Acupuncture

Members of the British Acupuncture Council (BAcC) practise acupuncture based on Chinese medicine principles that have been researched and refined for over 2,000 years.

The first acupuncturists developed a comprehensive system of diagnosis based on detailed observation of the human body. Without the help of modern scientific equipment, the first acupuncturists discovered many now familiar aspects of biomedical science, such as the impact of emotional stress on the body.

Acupuncture regulates the flow of qi around the body through pathways called meridians. In recent years medical scientists have discovered myofascial pathways that follow the meridians recorded by the early acupuncturists, and the concept of qi itself may overlap with developing knowledge of how cells in the body communicate.

What is the evidence?

Evidence of acupuncture’s effectiveness is growing as researchers evaluate the best ways to measure how the body responds to it. To date the focus has been on pain management. Around the world, clinical studies are being conducted to understand how acupuncture can be beneficial for many more conditions. You can read factsheets about the latest acupuncture research at www.acupuncture.org.uk

Can it help me?

Acupuncture is considered to be beneficial for a wide range of conditions. NICE, the National Institute for Health and Care Excellence recommends acupuncture on the NHS for migraines and headaches. The respected Scottish Intercollegiate Guidelines Network (SIGN) recommends acupuncture for chronic pain, including low back pain and knee pain. Because an acupuncture treatment is designed to affect your whole body, not just your symptoms, you may notice other niggling problems resolve during a course of treatment. Your local BAcC acupuncturist will be happy to discuss how acupuncture can help you in a free consultation over the phone.

Who has acupuncture?

A lot of people have acupuncture to relieve specific aches and pains, such as osteoarthritis of the knee, TMJ, headaches and low back pain, or for common health problems like an overactive bladder. Some pregnant women have acupuncture throughout their pregnancy. Other people choose acupuncture when their bodily functions are out of balance, but they have no obvious diagnosis. And many have regular treatments because they find it so beneficial and relaxing.

What happens when I go for treatment?

A BAcC acupuncturist will use many diagnostic methods to put together an individual treatment plan based on your state of health and lifestyle. They will take a complete medical history, read your pulses, may examine the site of your symptoms and look at your tongue. Acupuncture needles are inserted at points selected to affect your whole body, as well as your symptoms, and you will be left to rest for a while before they are removed. The single-use sterile needles come in sealed packs that should be opened in front of you and are safely disposed of after each treatment.

What does it feel like?

Acupuncture needles are so fine that most people don’t feel them being inserted. It is normal to feel a mild tingle or dull ache as the acupuncturist adjusts the needle to direct qi. Many people feel deeply relaxed during the treatment.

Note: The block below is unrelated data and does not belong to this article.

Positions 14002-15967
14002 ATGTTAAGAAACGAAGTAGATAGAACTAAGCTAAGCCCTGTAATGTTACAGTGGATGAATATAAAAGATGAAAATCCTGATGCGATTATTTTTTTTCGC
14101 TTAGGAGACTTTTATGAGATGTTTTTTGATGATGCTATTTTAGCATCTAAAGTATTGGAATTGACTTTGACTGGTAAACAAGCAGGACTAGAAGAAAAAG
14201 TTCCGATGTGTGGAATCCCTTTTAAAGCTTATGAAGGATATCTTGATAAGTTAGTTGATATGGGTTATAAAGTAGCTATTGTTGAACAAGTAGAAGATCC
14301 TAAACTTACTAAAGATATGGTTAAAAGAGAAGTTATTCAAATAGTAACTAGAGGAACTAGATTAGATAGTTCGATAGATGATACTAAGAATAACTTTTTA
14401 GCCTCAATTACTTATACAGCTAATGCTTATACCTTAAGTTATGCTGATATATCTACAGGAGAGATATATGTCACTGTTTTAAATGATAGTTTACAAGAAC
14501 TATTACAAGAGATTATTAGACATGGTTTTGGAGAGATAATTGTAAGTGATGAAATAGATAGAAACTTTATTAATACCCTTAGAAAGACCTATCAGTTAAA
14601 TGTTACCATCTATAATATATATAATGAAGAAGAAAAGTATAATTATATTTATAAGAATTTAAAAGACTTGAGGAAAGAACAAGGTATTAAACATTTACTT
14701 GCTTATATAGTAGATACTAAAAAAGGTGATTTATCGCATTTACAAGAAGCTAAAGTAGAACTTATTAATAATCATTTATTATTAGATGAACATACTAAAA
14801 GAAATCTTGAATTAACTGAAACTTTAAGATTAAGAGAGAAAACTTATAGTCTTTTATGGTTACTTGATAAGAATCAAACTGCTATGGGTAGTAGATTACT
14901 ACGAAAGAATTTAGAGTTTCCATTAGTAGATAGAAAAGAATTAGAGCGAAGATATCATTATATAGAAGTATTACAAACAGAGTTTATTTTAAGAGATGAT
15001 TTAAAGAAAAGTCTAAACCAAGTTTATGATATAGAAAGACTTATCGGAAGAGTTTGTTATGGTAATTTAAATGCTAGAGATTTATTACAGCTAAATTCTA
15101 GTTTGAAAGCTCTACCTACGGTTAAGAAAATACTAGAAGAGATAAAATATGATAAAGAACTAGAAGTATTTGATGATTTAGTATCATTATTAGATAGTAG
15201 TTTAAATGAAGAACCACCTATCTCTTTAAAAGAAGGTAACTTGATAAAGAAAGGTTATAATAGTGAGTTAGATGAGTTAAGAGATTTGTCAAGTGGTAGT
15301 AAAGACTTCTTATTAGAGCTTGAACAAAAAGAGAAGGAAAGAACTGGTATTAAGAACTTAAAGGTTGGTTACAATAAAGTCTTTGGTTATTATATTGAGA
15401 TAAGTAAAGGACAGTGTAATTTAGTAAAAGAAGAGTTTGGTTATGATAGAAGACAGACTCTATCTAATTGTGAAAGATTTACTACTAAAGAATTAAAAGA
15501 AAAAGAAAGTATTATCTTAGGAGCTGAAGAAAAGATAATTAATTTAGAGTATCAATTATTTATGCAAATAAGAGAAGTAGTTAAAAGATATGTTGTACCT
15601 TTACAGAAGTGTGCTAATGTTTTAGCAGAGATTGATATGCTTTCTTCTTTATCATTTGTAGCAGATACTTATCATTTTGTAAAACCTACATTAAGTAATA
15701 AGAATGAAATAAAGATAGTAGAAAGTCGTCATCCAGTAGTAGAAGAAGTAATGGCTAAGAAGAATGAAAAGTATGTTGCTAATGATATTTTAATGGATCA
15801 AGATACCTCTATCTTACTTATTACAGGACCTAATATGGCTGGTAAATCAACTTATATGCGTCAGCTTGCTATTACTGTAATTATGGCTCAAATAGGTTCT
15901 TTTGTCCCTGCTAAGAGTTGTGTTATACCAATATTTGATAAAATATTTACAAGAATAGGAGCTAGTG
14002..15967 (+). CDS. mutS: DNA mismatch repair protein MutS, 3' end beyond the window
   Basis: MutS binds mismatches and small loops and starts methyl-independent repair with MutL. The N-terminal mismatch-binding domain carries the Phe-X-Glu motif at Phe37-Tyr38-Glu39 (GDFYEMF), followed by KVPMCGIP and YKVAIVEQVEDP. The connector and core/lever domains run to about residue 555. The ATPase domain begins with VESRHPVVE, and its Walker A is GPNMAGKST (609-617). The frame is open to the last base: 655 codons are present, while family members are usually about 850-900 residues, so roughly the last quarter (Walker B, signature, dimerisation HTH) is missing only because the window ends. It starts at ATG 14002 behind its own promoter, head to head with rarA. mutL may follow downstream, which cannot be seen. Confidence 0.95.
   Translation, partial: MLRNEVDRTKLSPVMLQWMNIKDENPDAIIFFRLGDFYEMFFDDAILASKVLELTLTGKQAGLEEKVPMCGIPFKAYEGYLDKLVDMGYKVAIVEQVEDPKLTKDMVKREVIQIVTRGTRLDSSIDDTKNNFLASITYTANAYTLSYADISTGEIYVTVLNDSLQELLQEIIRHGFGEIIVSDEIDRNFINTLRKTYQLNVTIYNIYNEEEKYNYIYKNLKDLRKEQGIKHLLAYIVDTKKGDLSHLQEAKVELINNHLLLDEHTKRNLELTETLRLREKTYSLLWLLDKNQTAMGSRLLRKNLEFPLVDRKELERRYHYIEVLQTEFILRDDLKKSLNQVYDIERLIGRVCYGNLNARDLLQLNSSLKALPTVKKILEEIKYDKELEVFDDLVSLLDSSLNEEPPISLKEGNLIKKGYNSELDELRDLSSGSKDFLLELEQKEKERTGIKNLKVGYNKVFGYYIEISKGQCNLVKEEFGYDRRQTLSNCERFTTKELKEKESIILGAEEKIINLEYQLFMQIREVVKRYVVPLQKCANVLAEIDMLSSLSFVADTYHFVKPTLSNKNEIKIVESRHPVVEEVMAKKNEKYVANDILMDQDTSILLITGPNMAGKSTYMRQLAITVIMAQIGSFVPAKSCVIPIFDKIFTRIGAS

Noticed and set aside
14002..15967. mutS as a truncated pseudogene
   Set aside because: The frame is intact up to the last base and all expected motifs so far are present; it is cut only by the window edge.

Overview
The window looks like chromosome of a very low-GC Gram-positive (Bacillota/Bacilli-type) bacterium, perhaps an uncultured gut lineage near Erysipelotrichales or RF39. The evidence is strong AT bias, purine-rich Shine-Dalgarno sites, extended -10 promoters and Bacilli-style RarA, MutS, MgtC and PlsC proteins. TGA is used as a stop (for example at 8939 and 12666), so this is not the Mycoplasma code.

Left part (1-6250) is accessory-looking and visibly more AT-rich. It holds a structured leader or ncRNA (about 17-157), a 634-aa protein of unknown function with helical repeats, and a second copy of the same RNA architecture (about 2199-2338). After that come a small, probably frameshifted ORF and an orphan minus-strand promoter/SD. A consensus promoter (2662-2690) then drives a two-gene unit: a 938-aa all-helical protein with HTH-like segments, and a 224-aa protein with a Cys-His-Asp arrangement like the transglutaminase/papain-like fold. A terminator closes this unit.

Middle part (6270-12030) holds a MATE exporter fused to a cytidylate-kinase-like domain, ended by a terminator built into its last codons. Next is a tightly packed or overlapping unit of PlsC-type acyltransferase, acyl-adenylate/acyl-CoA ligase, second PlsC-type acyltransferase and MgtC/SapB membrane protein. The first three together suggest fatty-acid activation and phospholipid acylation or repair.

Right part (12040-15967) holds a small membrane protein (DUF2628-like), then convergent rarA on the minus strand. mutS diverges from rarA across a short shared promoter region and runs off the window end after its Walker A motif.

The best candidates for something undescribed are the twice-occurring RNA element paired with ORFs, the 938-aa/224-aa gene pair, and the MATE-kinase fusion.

Is it safe?

Acupuncture with a trained and fully qualified practitioner is one of the safest and longest established forms of healthcare. It is suitable for people of all ages, including pregnant women and children, and can be used effectively alongside conventional medicine. Two research studies conducted in 2011 and 2012 concluded that when practiced by properly trained and qualified traditional acupuncturists, such as members of the BAcC, the risk of adverse events from acupuncture is extremely low.

Does it have side effects?

Sometimes a small bruise can appear at a needle site. Occasionally, people can feel dizzy or tired after a treatment but this passes quickly.

Should my doctor know?

If you have been prescribed medication we recommend you tell your doctor that you plan to have acupuncture. Do not stop taking your medication. You should tell your acupuncturist about any medication and supplements you are taking. BAcC acupuncturists are trained to recognise potentially serious underlying health conditions and will refer you to your GP if they consider it appropriate.

How many sessions will I need?

Your BAcC acupuncturist will discuss this with you. Weekly treatments are normal to begin with, reducing in frequency as your body responds. The effect is usually felt within five or six treatments. Occasionally just one or two treatments are sufficient.

How much does it cost?

Prices vary around the country, between practitioners and clinics. Your BAcC acupuncturist will be happy to discuss fees with you before booking a treatment.

Can I get acupuncture on the NHS?

Many BAcC members work within the NHS in specialist clinics and GP surgeries. Acupuncture is recommended for the treatment of migraines and tension-type headaches on the NHS, and in Scotland more generally for chronic pain. However, not all GPs refer patients for acupuncture treatment.

Will my health insurance pay for acupuncture?

Most health insurance policies cover the cost of treatments with BAcC registered acupuncturists. You should check with your insurer directly.

Acupuncture For You BAcC Leaflet

Acupuncture risk & safety

British Acupuncture Council on info@acupuncture.org.uk, 020 8735 0400 or visit www.acupuncture.org.uk